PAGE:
This report presents an overview of the legal influences on patient safety and explores the relationship between patients’ rights, patient participation and patient safety. It provides a synthesis of studies of patient involvement, with detailed examples from Bulgaria, France, the Netherlands, Poland and Portugal. It highlights the need to strengthen a continuum of information between various levels of care, including patient experiences, health literacy and engagement. It offers recommendations on the macro, meso and micro levels of health service delivery. By contributing to the wider process of evidence collation, it will help identify efficient ways to build realistic and informed expectations of health care, while encouraging patients to be vigilant and knowledgeable, thus ensuring maximum safety standards.”

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PatientsLikeMe tool matches patients around the world with clinical trials – Healthcare IT News – 13 March 2013

Posted on March 15, 2013. Filed under: Patient Participation, Research | Tags: , |

PatientsLikeMe tool matches patients around the world with clinical trials – Healthcare IT News – 13 March 2013

“Patient network and real-time research platform PatientsLikeMe announced its clinical trials tool at Europe’s Health Innovation Expo 2013, hosted by the National Health Service (NHS).

The tool pulls from open data to match patients around the world with clinical trials based on their condition and location. The U.S. prototype was launched in 2012.”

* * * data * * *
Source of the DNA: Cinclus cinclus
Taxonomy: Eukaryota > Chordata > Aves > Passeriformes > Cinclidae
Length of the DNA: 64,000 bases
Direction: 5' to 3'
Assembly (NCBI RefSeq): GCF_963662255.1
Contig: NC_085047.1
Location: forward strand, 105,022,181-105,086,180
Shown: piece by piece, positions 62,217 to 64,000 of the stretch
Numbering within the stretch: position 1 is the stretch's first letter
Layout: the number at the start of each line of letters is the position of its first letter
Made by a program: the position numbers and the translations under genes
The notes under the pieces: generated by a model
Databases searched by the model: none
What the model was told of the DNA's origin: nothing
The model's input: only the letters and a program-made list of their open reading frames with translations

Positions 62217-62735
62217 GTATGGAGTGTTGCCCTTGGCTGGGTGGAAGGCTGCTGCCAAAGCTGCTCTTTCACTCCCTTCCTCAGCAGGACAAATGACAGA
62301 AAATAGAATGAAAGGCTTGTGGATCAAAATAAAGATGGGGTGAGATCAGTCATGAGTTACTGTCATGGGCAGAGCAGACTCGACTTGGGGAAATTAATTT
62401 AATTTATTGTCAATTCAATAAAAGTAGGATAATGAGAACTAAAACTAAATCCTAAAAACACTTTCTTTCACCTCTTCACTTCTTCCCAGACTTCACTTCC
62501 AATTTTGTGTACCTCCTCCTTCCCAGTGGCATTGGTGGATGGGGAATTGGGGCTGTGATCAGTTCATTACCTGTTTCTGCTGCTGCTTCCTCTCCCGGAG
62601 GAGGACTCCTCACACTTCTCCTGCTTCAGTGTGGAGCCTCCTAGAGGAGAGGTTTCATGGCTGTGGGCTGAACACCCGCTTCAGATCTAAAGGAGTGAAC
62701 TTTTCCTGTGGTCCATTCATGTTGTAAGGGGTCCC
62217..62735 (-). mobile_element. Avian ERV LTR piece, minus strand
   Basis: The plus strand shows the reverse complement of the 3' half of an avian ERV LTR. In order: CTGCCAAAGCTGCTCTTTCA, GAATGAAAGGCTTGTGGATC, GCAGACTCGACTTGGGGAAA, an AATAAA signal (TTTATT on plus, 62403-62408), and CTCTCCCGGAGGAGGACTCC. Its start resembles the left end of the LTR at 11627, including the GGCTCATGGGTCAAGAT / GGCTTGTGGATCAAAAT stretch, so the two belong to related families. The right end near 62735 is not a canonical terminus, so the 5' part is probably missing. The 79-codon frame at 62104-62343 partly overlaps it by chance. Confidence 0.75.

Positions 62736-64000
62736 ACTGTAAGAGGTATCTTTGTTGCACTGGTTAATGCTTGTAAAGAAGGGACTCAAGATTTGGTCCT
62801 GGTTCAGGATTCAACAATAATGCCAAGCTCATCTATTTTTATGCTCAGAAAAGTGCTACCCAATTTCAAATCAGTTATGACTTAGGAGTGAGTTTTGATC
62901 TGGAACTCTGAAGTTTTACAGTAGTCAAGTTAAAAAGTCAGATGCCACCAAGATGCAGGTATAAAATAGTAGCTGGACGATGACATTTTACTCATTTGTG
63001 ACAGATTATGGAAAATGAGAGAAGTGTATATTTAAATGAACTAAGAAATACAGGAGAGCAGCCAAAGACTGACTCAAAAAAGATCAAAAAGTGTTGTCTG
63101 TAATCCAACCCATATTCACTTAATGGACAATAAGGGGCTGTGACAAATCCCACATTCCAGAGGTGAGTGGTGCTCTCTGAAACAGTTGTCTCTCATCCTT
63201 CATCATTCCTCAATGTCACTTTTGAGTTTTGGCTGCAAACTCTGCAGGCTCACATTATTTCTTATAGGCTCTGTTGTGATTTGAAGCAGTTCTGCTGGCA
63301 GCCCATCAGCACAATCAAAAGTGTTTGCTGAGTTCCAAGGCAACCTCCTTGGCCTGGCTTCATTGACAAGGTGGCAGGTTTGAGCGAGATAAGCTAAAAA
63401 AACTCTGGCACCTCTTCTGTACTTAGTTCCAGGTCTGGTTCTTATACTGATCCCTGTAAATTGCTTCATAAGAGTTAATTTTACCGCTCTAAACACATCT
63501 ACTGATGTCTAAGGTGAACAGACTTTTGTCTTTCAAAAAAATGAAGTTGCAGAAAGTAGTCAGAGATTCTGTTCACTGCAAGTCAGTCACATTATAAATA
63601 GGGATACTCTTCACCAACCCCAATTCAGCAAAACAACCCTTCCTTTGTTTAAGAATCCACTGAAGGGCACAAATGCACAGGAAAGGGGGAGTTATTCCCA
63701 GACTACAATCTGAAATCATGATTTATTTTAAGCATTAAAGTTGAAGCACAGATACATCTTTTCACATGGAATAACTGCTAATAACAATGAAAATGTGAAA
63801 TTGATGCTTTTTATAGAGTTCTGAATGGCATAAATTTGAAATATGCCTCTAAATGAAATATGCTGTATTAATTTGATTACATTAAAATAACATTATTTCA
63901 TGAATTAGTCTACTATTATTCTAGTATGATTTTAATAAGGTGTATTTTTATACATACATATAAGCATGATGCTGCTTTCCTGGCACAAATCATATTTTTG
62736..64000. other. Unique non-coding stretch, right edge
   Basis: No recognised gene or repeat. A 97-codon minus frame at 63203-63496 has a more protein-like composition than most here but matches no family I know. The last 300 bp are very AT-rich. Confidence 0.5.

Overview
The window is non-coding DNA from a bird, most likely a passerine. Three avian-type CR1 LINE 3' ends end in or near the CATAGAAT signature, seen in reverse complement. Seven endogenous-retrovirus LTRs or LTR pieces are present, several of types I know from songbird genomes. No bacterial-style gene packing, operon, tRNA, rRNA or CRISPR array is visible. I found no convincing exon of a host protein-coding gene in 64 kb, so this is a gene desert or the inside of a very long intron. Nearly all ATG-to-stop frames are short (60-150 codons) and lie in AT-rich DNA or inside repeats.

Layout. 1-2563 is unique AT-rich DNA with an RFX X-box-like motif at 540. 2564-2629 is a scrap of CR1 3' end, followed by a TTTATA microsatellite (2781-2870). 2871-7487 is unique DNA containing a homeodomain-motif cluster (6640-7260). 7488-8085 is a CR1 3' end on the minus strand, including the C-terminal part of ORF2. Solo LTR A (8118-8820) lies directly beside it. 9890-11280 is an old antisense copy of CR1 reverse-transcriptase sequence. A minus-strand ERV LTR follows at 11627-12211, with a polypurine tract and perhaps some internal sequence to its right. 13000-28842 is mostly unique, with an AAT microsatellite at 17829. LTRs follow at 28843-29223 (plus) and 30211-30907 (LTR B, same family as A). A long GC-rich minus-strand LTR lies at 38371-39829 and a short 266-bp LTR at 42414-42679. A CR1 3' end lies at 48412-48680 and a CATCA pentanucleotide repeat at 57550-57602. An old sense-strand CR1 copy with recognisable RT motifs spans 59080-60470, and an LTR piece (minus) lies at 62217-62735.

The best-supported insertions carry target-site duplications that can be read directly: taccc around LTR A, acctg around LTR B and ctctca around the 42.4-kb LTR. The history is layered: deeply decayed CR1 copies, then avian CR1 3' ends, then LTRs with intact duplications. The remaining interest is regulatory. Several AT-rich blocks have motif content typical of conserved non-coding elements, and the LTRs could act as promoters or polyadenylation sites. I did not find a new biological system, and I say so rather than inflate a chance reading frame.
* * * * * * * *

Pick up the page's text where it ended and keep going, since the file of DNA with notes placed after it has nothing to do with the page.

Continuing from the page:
… continues

Patients Like Me

About PatientsLikeMe

“PatientsLikeMe was co-founded in 2004 by three MIT engineers: brothers Benjamin and James Heywood and longtime friend Jeff Cole. Five years earlier, their brother and friend Stephen Heywood was diagnosed with ALS (Lou Gehrig’s disease) at the age of 29. The Heywood family soon began searching the world over for ideas that would extend and improve Stephen’s life. Inspired by Stephen’s experiences, the co-founders and team conceptualized and built a health data-sharing platform that we believe can transform the way patients manage their own conditions, change the way industry conducts research and improve patient care.

Today, PatientsLikeMe is a for-profit company, but not one with a “just for profit” mission. We follow four core values: putting patients first, promoting transparency (“no surprises”), fostering openness and creating “wow.” We’re guided by these values as we continually enhance our platform, where patients can share and learn from real-world, outcome-based health data. We’ve also centered our business around these values by aligning patient and industry interests through data-sharing partnerships. We work with trusted nonprofit, research and industry Partners who use this health data to improve products, services and care for patients.”

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Consumer Innovation Challenge: Final Report – Office of the National Coordinator for Health Information Technology – February 2013

Posted on March 11, 2013. Filed under: Health Informatics, Patient Participation | Tags: , |

Consumer Innovation Challenge: Final Report – Office of the National Coordinator for Health Information Technology – February 2013

Prepared for: Office of the National Coordinator for Health Information Technology, U.S. Department of Health and Human Services
Prepared by: RTI International